US fertility rates hit the lowest level ever recorded during the first quarter of 2017, reflecting both biological and social changes among the population, including delaying child-bearing and electively choosing not to have children. The current downward trend started in 2007-2008 shortly before the global economic crisis, which could have affected financial resources and planning decisions, and has only recently slowed to a decrease of about 1 percent annually as of 2015.
US fertility patterns, like those of many other developed countries, highlight differences in social norms that contribute to divergent fertility rates relative to global trends. For example, according to the US Centers for Disease Control and Prevention, the most popular age for childbirth is women aged 30-34 years, a recent shift from the 25-29 year old age group. By comparison, the global average is a full decade younger, with women aged 20-24 years old giving birth at higher rates than any other age group.
Socio-economic factors and government policies create financial incentives and social safety nets for families that influence fertility rates while also alter life expectancy and immigration trends that ultimately determine net population growth. For many economies globally, including the US, declining fertility rates are likely a new permanent dynamic in government planning.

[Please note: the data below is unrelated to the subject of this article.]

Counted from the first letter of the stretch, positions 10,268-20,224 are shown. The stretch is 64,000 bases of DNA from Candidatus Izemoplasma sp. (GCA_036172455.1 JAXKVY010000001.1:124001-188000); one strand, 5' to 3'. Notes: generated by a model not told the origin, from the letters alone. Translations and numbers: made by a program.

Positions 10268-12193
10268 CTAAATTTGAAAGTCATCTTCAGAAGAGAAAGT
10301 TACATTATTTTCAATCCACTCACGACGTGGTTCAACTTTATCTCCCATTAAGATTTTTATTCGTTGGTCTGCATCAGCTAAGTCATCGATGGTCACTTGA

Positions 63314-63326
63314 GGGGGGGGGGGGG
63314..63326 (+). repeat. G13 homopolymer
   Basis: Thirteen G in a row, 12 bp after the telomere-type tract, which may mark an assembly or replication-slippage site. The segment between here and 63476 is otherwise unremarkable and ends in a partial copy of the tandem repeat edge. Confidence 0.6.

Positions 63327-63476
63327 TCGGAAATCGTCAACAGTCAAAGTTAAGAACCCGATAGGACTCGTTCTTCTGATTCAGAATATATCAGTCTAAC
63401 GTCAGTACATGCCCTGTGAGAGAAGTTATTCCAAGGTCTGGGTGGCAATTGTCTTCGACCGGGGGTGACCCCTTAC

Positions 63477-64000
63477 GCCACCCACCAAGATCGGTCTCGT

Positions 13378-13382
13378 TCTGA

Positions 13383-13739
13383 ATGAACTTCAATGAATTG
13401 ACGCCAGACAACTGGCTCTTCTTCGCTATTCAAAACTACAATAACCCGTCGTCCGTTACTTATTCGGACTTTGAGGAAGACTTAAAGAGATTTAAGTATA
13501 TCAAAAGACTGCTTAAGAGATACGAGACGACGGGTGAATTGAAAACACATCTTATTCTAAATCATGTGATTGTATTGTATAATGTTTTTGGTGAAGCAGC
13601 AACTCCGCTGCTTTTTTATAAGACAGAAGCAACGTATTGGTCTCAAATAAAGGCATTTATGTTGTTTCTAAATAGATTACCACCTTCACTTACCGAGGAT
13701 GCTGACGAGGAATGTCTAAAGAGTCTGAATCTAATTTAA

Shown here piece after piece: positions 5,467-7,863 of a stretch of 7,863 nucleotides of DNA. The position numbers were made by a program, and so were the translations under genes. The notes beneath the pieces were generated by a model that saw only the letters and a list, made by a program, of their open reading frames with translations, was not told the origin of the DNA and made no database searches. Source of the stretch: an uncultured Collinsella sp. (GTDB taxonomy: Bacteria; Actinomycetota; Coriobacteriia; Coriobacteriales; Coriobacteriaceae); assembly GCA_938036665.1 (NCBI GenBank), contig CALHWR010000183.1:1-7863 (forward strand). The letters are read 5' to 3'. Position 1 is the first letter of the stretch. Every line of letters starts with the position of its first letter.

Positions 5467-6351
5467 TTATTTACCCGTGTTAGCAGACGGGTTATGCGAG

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Population Dynamics | Fertility | Mortality | Age Structure The World Bank has published the 2017 edition of its dataset: "Population Estimates and Projections." This database presents population and other demographic estimates and projections for the period 1960 to 2050. The data are disaggregated by age-group and gender and cover approximately 200 economies. The data also include information about fertility, mortality, and population by age. According to World Bank, estimated fertility rate will fall by approximately 11 percent, from 2,45 in 2015 birth per women to 2,21 in 2050. In contrast, European countries...
The population page attempts to provide a general survey among the 12 countries compared by assessing fertility rates, population growth rates, and rates of natural increase.